A single flow-chart (state diagram) is used to authorize all requests in the Hitachi ID Identity Manager workflow engine. The Identity Manager workflow engine supports:
Requests may be submitted to the Identity Manager workflow engine using the included request web portal, by business logic monitoring changes in a system of record (SoR), via a batch loader or through the inbound web services API.
Any request may require approval. Business logic selects authorizers and determines how many are required (possibly zero). Multiple authorizers may be selected, with some level of consensus required (e.g., N of M).
Authorizers are selected automatically and may be chosen by their relationship to the requester and/or recipient. For example, the recipient's manager, or a department head, or a regional security officer are common authorizer choices. Authorizers may be based on what was requested, such as the owner of an application or group. Finally, authorizers may be selected via lookup into an external service or database.
Workflow is used in Identity Manager to approve change requests, to implement approved requests, to certify user access and more. A participant in the workflow process is a person invited to complete a task.
The Identity Manager workflow engine has built-in support for automatic reminders, escalation and delegation, so as to elicit reliable responses from individually-unreliable users:
Identity Manager supports both parallel and serial change authorization, but Hitachi ID Systems encourages all of its customers to use parallel authorization.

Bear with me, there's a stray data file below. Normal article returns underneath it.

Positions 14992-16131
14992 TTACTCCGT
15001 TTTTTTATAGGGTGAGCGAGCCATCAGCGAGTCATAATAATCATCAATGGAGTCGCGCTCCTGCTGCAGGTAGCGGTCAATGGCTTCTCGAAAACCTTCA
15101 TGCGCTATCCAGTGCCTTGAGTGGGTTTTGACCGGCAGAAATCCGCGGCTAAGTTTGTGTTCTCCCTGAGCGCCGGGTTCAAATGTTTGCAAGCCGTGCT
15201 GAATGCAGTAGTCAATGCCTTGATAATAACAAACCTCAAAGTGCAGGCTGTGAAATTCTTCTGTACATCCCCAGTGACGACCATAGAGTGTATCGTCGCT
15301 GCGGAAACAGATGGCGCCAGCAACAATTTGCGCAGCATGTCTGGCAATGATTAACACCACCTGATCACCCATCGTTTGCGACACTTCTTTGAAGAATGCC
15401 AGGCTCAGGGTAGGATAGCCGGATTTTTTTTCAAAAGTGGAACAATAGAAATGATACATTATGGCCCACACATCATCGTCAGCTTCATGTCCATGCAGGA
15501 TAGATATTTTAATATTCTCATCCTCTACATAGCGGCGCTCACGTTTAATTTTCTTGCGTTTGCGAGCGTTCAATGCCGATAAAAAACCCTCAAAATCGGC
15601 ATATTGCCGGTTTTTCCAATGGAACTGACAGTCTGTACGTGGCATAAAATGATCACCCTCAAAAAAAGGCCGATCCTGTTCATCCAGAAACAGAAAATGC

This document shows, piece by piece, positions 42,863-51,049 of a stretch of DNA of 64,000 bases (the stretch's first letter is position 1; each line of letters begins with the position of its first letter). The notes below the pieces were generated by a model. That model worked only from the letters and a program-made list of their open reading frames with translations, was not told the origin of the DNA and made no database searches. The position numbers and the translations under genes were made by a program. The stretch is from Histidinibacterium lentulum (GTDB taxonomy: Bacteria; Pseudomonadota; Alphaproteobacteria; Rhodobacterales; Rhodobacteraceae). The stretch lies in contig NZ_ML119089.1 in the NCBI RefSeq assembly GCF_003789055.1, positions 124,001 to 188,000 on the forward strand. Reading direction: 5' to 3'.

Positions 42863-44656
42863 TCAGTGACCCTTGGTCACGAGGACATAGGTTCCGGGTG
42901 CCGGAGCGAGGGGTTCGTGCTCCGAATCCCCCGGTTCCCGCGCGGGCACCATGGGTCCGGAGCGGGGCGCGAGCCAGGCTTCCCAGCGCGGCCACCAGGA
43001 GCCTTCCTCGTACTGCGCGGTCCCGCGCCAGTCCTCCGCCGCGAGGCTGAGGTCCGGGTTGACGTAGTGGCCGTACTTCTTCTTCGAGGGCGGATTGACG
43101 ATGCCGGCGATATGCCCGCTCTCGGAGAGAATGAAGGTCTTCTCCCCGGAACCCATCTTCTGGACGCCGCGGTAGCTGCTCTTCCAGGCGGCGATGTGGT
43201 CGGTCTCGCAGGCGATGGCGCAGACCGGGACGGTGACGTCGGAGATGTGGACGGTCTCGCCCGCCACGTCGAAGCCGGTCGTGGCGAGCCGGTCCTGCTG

With either parallel and serial authorization, every authorizer must approve a change before it is implemented. As a result, there is no security implication to choosing one method over the other.
The difference between parallel and serial authorization is that parallel authorization favors efficient SLA, while serial authorization shields subsequent authorizers from the occasional, inappropriate request that an earlier authorizer would reject. In Hitachi ID Systems experience, users are aware that their requests will be highly visible and almost never make requests that are unlikely to be approved. Consequently, the number of inappropriate requests is close to zero in practice and there is no real business advantage to shielding later authorizers from spurious requests. As a consequence, the advantages of parallel authorization -- improved SLA and reduced process complexity -- are the deciding factor.